Cyrill of Jerusalem
confirms what was in the incipit of the Earliest Gospel, since he agrees perfectly with the Marcionite version of the descent to Sheol.
19. Death was struck with dismay on beholding a new visitant descend into Hades, not bound by the chains of that place. Why, O porters of Hades, were you scared at sight of Him? What was the unwonted fear that possessed you? Death fled, and his flight betrayed his cowardice. The holy prophets ran unto Him, and Moses the Lawgiver, and Abraham, and Isaac, and Jacob; David also, and Samuel, and Esaias, and John the Baptist, who bore witness when he asked, Are You He that should come, or look we for another Matthew 11:3? All the Just were ransomed, whom death had swallowed; for it behooved the King whom they had proclaimed, to become the redeemer of His noble heralds. Then each of the Just said, O death, where is your victory? O grave, where is your sting ? For the Conqueror has redeemed us.
Hence, when the John Baptist was in prison
and said the famous question:
Are You He that should come, or look we for another?
...he was not
in an earthly prison at all: he was in Sheol
Luke and Matthew are particularly false when they report that the question and answer episode happened on the earth. In particular, what sounds more false than anything is the quote of Isaiah in the answer of Jesus.
Marcion tells us what happened after that dramatic question:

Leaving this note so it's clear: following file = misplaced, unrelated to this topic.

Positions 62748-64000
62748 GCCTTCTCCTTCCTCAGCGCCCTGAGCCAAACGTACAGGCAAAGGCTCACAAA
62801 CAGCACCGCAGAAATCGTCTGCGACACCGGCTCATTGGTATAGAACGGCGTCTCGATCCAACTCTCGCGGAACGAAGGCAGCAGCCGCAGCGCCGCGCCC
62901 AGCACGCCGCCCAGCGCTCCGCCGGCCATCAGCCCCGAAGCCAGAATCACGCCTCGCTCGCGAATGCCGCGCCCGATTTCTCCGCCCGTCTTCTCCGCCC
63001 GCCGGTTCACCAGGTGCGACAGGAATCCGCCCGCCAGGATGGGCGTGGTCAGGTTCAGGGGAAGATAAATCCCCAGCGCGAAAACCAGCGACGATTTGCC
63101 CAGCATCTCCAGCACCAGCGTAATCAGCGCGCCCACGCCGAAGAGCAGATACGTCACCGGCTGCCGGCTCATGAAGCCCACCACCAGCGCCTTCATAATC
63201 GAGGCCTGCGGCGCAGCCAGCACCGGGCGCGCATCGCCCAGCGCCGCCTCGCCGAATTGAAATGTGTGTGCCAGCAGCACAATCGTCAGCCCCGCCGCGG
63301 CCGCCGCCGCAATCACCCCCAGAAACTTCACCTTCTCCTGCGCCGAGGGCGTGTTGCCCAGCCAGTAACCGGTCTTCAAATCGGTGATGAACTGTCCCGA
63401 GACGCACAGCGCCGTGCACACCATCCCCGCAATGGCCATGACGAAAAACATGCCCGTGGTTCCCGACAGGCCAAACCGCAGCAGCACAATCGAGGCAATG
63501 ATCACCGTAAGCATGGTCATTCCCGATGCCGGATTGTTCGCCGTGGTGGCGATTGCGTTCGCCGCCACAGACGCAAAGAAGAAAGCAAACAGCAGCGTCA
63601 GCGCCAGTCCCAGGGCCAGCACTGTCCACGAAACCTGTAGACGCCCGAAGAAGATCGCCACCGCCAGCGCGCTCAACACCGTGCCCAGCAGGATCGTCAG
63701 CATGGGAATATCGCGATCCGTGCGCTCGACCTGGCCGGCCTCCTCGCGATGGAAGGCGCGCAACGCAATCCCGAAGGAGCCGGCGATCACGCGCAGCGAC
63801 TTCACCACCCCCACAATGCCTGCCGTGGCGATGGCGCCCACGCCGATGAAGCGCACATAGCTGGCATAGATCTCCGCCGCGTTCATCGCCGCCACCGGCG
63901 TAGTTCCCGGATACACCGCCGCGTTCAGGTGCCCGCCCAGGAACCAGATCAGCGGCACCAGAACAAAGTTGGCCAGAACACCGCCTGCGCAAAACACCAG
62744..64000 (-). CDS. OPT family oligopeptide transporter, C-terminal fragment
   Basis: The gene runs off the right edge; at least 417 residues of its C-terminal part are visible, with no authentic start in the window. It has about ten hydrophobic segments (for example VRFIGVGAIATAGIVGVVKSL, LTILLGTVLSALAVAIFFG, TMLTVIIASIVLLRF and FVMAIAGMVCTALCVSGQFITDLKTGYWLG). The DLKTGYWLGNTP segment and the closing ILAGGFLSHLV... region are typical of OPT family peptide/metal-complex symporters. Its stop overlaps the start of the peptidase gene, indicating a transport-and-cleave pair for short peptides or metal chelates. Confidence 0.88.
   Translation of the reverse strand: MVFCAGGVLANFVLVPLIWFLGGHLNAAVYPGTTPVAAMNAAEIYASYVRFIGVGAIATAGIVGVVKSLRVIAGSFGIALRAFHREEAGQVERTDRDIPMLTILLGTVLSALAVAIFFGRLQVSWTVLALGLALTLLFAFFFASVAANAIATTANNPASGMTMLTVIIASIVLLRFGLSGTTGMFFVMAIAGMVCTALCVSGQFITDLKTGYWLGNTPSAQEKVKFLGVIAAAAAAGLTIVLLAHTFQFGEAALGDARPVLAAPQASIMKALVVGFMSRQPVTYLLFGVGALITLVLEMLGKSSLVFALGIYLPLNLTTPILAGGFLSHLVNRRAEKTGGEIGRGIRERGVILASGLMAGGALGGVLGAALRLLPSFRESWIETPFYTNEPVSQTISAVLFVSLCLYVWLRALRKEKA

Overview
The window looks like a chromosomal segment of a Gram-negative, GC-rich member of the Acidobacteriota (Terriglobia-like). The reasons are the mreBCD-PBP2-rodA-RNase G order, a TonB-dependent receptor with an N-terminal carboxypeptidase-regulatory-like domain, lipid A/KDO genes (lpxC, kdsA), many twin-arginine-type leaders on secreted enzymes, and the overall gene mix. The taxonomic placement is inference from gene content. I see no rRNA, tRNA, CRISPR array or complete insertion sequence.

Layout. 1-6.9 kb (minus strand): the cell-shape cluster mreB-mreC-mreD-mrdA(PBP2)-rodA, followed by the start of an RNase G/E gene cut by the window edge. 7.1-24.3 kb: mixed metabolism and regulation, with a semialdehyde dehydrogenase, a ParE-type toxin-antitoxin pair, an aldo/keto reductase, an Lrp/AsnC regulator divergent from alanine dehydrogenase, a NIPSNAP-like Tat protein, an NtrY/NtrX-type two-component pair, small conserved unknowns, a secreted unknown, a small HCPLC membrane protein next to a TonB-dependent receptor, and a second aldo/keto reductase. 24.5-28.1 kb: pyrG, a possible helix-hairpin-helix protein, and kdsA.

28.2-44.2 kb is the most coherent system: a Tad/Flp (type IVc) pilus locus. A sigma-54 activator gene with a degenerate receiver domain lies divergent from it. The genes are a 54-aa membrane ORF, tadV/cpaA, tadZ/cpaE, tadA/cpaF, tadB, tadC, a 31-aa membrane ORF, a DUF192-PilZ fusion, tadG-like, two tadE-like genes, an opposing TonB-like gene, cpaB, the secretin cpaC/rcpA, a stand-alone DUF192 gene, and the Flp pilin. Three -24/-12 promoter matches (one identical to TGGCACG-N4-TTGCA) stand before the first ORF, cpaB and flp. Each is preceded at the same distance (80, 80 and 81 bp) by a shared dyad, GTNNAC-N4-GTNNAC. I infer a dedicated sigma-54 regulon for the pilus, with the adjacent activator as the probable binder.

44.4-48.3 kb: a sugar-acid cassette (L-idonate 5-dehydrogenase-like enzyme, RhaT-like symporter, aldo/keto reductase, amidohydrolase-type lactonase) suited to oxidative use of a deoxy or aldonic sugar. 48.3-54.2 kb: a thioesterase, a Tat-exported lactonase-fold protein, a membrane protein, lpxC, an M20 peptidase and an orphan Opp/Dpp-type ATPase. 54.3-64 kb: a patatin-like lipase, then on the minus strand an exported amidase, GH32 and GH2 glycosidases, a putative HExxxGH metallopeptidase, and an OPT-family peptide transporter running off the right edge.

“In addition to his blasphemy against God Himself, he advanced this also, truly speaking as with the mouth of the devil, and saying all things in direct opposition to the truth—that Cain, and those like him, and the Sodomites, and the Egyptians, and others like them, and, in fine, all the nations who walked in all sorts of abomination, were saved by the Lord, on His descending into Hades, and on their running unto Him, and that they welcomed Him into their kingdom.”
But the serpent which was in Marcion declared that Abel, and Enoch, and Noah, and those other righteous men who sprang from the patriarch Abraham, with all the prophets, and those who were pleasing to God, did not partake in salvation. For since these men, he says, knew that their God was constantly tempting them, so now they suspected that He was tempting them, and did not run to Jesus, or believe His announcement: and for this reason he declared that their souls remained in Hades.
(Irenaeus, From Book I, chap. 27,Against Heresies
Hence, John the Baptist is made an evil character, in the Earliest Gospel.